Tag Archive: USA

May 09 2013

Bird stories, Eastern Whip-poor-will (Antrostomus vociferus)

The Omahas and other Siouan Indians used to say that when whippoorwills sing at night, saying “Hoia, hohin?” one replies “No.” If the birds stop at once, it is a sign that the answerer will soon die, but if the birds keep on calling he or she will live a long time. The Utes of …

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Permanent link to this article: http://www.planetofbirds.com/bird-stories-eastern-whip-poor-will-antrostomus-vociferus

May 05 2013

Bird stories, Carrion Crow (Corvus corone)

A Pawnee woman and her two cildren were in the woods. She was cutting boughs while her children were playing. The children were disobedient and wandered in to the woods. The woman started looking for her children. By the fresh water she saw a beaver and asked him if he saw her children. The beaver …

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Permanent link to this article: http://www.planetofbirds.com/bird-stories-carrion-crow-corvus-corone-2

May 05 2013

Bird stories, Canada Goose (Branta canadensis)

Indians dwelling along the southwestern shore of Hudson Bay say that a small bird, one of the Fringillidae, performs its northward migration in spring on the back of the Canada goose. These geese reach Hudson Bay about the last of April, and the Indians state that when they are fired at little birds are seen …

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Permanent link to this article: http://www.planetofbirds.com/bird-stories-canada-goose-branta-canadensis

May 04 2013

Bird stories, Brandts Cormorant (Phalacrocorax penicillatus)

Native dancers throughout California commonly blow bird bone whistles to accompany their movements. The shrill sound of the whistles was not appreciated by the 18th century Spanish explorer Pedro Fages, who encountered them among the Chumash. These people have been playing bird bone whistles for 3000 years, up to the present day. Archaeological examples include …

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Permanent link to this article: http://www.planetofbirds.com/brandts-cormorant-phalacrocorax-penicillatus

May 03 2013

Bird stories, Blue Jay (Cyanocitta cristata)

The following fable is part of the Pawnee Indians legends. Kiki, the jay bird, was tahmahnawis for many, and this is the story of how he became so for S’doaks. S’doaks went to the lodge of Itswoot and he dwelt there many moons. Then it came time for him to get his totem, and this …

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Permanent link to this article: http://www.planetofbirds.com/bird-stories-blue-jay-cyanocitta-cristata

May 03 2013

Bird stories, Black Guillemot (Cepphus grylle)

The Hudson Bay Eskimos tell their boys and girls when they see the funny little guillemots by the sea-cliffs and ask about them, that once a lot of children were playing near the brink of such a cliff. Their noisy shouts disturbed a band of seal-hunters on the beach below, and one of the men …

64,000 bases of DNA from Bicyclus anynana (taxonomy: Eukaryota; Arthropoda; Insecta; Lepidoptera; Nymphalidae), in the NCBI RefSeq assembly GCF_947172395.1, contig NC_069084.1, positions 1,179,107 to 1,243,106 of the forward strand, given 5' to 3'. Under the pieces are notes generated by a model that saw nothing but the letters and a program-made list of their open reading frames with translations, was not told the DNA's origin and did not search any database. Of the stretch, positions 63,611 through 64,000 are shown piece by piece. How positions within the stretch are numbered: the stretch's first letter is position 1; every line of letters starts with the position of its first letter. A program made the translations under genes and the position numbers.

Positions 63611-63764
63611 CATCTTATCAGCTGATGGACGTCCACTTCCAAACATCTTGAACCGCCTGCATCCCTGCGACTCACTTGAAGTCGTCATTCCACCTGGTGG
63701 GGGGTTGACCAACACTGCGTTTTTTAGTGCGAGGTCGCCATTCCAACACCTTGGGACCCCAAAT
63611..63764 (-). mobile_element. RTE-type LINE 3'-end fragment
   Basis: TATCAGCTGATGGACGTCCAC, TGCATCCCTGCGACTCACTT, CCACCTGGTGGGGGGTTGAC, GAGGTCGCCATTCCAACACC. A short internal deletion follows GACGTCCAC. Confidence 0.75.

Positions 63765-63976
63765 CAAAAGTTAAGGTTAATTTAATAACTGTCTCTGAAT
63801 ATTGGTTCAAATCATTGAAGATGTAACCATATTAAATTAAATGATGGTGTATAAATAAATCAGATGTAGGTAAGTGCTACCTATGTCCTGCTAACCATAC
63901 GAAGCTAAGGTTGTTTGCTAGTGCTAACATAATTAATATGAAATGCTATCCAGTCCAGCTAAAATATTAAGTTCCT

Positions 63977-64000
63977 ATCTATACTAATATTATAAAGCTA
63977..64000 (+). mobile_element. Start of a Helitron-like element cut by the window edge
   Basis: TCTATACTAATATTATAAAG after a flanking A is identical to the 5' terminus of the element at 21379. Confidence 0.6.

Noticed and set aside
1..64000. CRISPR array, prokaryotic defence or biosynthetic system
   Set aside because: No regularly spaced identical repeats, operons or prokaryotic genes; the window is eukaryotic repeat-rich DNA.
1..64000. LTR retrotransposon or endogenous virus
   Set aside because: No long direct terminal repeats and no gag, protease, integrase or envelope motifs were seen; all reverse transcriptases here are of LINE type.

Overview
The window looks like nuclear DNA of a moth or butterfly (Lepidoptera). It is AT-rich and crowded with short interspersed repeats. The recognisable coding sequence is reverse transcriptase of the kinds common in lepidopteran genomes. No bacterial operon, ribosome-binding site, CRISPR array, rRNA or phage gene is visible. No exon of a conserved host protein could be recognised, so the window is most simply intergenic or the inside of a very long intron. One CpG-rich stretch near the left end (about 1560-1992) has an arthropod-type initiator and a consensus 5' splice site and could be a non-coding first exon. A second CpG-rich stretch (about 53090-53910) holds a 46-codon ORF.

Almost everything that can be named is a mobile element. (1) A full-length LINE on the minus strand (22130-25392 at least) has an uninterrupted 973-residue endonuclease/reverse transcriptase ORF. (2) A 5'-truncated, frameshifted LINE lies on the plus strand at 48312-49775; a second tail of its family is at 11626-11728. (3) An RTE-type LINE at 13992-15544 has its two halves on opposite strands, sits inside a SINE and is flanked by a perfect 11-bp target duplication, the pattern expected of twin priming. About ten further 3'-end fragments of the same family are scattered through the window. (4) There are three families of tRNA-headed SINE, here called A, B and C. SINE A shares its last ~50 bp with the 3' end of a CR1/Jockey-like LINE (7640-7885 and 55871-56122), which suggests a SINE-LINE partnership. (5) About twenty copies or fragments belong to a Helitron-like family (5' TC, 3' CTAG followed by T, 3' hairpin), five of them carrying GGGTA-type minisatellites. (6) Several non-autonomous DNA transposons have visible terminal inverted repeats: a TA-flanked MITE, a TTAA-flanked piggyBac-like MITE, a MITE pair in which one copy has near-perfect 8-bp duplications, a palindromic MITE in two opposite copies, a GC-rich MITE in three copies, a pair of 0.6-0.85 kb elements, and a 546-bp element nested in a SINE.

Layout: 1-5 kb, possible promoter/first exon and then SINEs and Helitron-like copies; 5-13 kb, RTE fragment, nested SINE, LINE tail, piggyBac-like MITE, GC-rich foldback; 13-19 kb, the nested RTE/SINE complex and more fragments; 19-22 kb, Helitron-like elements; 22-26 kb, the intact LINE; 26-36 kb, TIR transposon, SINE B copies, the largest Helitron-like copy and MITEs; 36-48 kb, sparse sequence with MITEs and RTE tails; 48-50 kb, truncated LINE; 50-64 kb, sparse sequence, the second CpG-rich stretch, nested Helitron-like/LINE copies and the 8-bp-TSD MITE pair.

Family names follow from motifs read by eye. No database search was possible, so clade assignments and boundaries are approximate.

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May 02 2013

Bird stories, Belted Kingfisher (Megaceryle alcyon)

In Pawnee legends, the Kingfisher figures with the wolf. There was a wolf who was lodge brother to Manabozho. One day he went forth and returned no more, and Manabozho mourned, for he loved him. So he followed his tracks to the Big River; and he asked a kingfisher if he had seen a wolf …

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May 02 2013

Bird stories, Bald Eagle (Haliaeetus leucocephalus)

The Mono Indians of the Sierra Nevada, never kill their sacred black eagles, but pluck out the feathers of those that die and wear them on their heads. When they succeed in capturing a young one, after two weeks the village makes a great celebration. On July 4, 1776, on the afternoon following the morning …

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May 02 2013

Bird stories, American White Pelican (Pelecanus erythrorhynchos)

The Seri, an exclusive and backward tribe inhabiting the desert-like island Tiburon, in the Gulf of California, ascribe the creation of the world, and of themselves in particular, to the Ancient of Pelicans, a mythical fowl of supernal wisdom and melodious song who first raised the earth above the primeval waters. Ingersoll, Ernest, 1852-1946. Birds …

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Permanent link to this article: http://www.planetofbirds.com/bird-stories-american-white-pelican-pelecanus-erythrorhynchos

May 02 2013

Bird stories, American Robin (Turdus migratorius)

Among the Chippewas, when a son became old enough to leave boyhood behind, it was necessary for him to pass through twelve days of fasting, during which the great Manitou would come to him and free him from his childhood’s nature and instead give to him the strength and endurance of a braver manhood. One …

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